Eight trails and several roads in the Ashland Creek watershed will be closed beginning Monday as tree thinning and helicopter work resumes in the Ashland Forest Resiliency Project.
The affected trails include the upper Alice in Wonderland, White Rabbit, Caterpillar, Jabberwocky, Toothpick, Marty's, Catwalk and Eastview. Hikers and others are asked to avoid those areas during the closure that is expected to continue through the end of April.
Road closures include Ashland Loop Road/2060 above Morton Street and at U.S. Forest Service road 2060-500 coming from the west side of the watershed. In addition, the Upper Tolman Creek Road/2080 will be closed in the area of the Toothpick Trail, which includes the Four Corners trail head.
Signs will be posted across the closed routes. The closures will be in effect at all times to protect the public from dangerous conditions that occur during tree thinning and harvesting work, officials said.
Alternate trails include BTI, Bandersnatch, the Oredson-Todd Woods, lower Siskiyou Mountain Park and Hitt Road. All trails in Lithia Park, the Talent Irrigation District and Strawberry-Hald Park remain open.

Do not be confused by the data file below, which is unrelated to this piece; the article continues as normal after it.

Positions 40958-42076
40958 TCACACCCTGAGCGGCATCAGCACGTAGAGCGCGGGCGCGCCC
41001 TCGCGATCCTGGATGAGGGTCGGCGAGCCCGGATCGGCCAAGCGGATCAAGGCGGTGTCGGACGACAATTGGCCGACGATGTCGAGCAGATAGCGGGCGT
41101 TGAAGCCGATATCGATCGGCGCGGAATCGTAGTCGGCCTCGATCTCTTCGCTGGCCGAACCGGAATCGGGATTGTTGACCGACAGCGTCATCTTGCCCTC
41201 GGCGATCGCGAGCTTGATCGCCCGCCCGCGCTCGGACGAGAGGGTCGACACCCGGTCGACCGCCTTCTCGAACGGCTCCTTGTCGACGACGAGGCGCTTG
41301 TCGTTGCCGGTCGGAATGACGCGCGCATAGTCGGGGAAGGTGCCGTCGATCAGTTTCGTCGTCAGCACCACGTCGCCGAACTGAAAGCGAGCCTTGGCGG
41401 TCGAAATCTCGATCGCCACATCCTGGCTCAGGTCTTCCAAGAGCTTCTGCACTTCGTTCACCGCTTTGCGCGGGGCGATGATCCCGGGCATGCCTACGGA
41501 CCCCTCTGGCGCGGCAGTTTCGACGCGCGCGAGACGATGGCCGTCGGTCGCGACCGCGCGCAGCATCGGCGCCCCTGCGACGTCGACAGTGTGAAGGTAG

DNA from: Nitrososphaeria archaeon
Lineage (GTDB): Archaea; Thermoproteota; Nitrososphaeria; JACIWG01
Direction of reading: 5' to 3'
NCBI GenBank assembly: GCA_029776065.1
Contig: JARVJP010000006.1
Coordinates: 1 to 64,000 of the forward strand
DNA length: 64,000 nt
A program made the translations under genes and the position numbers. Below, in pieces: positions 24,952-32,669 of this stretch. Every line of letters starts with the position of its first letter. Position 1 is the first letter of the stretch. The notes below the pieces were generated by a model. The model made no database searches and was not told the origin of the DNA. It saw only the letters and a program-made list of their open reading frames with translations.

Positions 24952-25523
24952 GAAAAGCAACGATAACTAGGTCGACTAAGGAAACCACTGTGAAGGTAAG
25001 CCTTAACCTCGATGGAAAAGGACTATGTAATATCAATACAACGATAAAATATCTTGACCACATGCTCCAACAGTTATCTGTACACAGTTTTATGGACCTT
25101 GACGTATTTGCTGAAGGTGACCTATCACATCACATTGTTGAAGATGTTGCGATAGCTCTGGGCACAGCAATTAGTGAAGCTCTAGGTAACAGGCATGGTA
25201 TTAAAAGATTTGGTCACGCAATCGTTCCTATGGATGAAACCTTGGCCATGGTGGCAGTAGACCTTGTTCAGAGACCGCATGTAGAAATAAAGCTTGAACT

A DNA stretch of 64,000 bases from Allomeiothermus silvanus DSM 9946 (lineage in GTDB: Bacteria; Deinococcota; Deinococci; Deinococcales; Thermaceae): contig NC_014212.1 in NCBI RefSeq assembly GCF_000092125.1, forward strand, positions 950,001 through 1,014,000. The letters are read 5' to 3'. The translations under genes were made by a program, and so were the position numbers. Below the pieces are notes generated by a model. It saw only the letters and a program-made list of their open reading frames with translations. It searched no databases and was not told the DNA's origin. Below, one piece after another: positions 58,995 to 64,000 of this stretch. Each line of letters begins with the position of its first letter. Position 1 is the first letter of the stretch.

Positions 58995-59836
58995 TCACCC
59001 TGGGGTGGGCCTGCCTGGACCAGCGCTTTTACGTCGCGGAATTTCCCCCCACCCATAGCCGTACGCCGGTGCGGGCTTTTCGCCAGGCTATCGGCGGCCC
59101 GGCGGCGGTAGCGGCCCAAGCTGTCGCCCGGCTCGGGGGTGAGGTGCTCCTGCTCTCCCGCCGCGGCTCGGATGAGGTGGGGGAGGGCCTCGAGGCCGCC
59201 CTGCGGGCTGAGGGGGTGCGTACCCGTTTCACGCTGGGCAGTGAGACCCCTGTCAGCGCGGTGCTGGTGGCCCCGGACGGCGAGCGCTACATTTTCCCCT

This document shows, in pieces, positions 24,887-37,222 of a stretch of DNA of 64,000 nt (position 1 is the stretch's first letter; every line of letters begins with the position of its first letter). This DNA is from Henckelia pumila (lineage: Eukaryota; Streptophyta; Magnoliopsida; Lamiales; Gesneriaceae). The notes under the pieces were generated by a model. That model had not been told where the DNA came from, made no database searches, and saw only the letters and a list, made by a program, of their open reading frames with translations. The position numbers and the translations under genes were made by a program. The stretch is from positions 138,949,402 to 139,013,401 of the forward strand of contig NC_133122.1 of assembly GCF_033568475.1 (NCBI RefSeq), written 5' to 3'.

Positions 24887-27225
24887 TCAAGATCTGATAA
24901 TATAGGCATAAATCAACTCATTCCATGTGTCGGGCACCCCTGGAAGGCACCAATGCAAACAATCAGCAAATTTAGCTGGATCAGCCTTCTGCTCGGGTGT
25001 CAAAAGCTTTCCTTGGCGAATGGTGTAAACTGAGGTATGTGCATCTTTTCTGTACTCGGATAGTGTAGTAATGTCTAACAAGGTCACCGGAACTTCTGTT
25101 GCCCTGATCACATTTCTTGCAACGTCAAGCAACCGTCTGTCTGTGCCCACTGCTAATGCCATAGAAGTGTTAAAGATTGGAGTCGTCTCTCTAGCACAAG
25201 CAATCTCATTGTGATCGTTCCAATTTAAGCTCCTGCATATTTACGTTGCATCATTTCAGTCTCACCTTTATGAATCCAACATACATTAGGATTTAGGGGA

The thinning work and helicopter operations will be similar to that done last fall above upper Lithia Park and Granite street, according to Donna Mickley, ranger for the Siskiyou Mountains Ranger District in the Rogue River-Siskiyou National Forest.
"We need to address the issue of fire danger in the city's watershed, and we ask that citizens cooperate while this important work is completed," she said in a prepared statement.
The project is a partnership between Ashland, Lomakatsi Restoration Project, The Nature Conservancy and the Forest Service.
The goal is to restore the health of the over-stocked forest while reducing the chances of a catastrophic wildfire which could threaten homes and the city's water supply, officials stressed. Large fires swept through much of the Ashland watershed in 1910 and again in 1959.
Last month, a U.S. district court judge in Medford ruled against a lawsuit by activists who said the project violated environmental laws governing soil erosion. The plaintiffs vowed to appeal to the 9th U.S. Circuit Court of Appeals.